According to the 2020 Australian Community Attitudes to Privacy Survey conducted by the Office of the Australian Information Commissioner (OAIC), 52 per cent of Australians are uncomfortable with their biometric information being collected by a retailer, and just 25 per cent said they would be comfortable.

    Landmark case underway

    Facial recognition technology has been making headlines for all the wrong reasons of late, with Kmart, Bunnings and The Good Guys being the subject of investigations by the OIAC, following a referral from CHOICE. The Good Guys immediately paused its trial of the technology, while Bunnings and Kmart followed suit in late July.

    Out of the 25 major retailers in Australia that CHOICE contacted, only Kmart, Bunnings and The Good Guys were found to be analysing CCTV footage to create profiles or face prints of their customers. Bunnings stated the data was used to reduce theft by matching faces in a database of known shoplifters or those who engaged in antisocial behaviour. Santow says there are issues over the transparency of such a database, and even whether it could be sold to other retailers.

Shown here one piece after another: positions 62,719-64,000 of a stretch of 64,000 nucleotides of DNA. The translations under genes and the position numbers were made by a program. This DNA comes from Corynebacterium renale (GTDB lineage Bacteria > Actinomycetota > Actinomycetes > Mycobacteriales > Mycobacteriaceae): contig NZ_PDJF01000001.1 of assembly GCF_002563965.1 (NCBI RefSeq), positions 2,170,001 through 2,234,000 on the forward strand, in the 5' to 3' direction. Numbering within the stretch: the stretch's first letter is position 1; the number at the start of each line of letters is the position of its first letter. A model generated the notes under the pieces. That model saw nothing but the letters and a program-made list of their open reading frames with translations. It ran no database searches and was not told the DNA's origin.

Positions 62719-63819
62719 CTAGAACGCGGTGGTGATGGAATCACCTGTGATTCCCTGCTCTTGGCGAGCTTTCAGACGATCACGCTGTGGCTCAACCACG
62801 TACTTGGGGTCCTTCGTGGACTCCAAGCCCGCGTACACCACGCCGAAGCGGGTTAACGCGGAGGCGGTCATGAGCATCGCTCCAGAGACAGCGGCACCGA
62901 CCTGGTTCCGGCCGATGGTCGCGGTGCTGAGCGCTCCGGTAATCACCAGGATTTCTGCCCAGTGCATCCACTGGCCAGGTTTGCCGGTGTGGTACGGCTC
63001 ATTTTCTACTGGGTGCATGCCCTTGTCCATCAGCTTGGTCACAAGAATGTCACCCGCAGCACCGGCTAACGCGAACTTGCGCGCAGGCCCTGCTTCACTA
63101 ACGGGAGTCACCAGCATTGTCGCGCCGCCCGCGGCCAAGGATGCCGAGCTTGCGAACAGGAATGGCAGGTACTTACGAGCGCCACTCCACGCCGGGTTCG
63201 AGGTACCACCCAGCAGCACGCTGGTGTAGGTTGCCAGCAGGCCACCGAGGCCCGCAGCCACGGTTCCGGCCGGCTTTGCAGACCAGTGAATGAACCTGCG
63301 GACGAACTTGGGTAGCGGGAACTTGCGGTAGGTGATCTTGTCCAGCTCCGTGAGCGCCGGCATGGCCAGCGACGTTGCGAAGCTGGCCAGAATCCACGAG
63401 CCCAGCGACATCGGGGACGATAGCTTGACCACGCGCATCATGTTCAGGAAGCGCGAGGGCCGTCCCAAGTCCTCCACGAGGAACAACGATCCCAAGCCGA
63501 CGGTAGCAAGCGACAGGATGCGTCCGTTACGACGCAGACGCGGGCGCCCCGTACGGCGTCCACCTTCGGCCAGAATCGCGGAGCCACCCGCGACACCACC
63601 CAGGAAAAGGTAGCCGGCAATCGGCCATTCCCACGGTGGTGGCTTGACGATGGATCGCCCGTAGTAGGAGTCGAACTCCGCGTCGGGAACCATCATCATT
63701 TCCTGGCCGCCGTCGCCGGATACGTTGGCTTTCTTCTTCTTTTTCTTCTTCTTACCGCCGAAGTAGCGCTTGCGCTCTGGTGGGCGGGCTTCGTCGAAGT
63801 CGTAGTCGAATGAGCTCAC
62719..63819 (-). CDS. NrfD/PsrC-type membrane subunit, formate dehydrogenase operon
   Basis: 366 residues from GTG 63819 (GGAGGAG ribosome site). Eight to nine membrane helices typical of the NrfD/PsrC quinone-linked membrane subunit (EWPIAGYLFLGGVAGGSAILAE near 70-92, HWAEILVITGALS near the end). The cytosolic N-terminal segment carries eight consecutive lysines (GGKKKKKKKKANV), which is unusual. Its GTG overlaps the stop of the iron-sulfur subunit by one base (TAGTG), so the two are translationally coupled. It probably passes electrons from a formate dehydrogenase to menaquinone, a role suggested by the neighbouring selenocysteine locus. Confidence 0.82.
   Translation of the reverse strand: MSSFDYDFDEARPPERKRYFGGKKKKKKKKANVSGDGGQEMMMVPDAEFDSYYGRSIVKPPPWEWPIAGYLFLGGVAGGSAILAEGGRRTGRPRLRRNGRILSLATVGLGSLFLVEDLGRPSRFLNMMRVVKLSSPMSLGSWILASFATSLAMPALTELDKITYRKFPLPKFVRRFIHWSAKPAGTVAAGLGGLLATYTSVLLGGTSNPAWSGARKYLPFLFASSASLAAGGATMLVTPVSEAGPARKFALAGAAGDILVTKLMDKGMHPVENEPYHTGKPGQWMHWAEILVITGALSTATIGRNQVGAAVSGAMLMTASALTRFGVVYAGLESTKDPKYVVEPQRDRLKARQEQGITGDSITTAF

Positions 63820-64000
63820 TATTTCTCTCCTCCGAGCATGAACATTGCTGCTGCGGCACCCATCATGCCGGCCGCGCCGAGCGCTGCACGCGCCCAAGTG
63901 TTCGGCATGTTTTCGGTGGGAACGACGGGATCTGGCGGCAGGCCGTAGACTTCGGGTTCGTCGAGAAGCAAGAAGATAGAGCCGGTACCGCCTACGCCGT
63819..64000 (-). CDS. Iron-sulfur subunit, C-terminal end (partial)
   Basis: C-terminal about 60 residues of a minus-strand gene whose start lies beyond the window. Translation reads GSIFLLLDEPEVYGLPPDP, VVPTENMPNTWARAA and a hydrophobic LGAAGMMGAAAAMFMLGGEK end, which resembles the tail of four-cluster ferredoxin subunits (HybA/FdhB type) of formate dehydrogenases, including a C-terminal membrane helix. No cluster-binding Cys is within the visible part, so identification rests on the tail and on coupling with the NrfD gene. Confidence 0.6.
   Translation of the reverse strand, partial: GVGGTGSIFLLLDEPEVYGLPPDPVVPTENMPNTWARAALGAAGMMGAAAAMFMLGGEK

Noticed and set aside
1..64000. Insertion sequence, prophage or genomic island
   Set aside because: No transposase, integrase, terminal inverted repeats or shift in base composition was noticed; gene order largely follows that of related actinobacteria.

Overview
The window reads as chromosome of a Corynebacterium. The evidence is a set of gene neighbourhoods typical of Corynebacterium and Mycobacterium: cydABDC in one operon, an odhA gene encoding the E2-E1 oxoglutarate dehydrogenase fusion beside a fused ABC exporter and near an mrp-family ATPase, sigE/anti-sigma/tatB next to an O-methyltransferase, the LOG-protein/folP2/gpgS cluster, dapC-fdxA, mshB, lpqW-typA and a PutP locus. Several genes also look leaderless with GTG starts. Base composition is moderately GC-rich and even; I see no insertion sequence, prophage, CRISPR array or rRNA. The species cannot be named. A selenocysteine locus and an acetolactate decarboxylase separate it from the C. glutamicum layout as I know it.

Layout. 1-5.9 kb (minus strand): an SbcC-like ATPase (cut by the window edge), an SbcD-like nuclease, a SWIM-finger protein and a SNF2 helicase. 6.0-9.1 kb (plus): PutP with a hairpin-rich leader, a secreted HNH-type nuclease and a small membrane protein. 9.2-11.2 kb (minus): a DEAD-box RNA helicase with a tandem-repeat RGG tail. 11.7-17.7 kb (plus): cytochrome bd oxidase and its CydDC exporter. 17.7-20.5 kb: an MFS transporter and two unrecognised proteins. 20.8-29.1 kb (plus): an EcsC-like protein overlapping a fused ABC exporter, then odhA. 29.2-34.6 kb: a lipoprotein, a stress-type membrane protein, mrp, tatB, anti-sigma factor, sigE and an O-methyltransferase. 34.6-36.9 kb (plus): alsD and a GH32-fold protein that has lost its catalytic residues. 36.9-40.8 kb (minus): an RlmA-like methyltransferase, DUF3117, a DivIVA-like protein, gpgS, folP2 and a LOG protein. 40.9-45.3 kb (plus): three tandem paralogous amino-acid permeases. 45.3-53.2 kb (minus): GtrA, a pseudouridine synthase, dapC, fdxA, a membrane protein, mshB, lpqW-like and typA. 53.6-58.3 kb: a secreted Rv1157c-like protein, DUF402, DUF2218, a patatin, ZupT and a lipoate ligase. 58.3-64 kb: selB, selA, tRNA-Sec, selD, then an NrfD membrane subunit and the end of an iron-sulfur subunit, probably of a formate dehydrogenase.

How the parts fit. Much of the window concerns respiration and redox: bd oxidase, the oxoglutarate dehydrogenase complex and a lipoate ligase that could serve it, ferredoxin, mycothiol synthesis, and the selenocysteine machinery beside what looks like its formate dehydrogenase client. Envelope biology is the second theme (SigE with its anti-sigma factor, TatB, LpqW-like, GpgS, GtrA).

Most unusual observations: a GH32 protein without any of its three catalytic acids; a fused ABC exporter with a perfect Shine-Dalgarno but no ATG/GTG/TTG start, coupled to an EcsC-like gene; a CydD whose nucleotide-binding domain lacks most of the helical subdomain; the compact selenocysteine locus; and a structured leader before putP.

According to Bower, CHOICE was tipped off by a member of the public who had asked to exchange an item at Kmart. A customer service assistant said that they would first need to comb through CCTV footage to check that the customer hadn’t in fact stolen the product. The customer service assistant was unable to answer any further questions about the way the technology was being used. CHOICE subsequently referred the three retailers to the OAIC for potential breaches of the Privacy Act.

    “It’s likely to be a landmark case,” says Bower. “Kmart and Bunnings are very big businesses, so if the commissioner determines they’re in breach, the fine is likely to be large. If there isn’t a fine, then it will obviously send a clear message about our penalties under the current legislation.”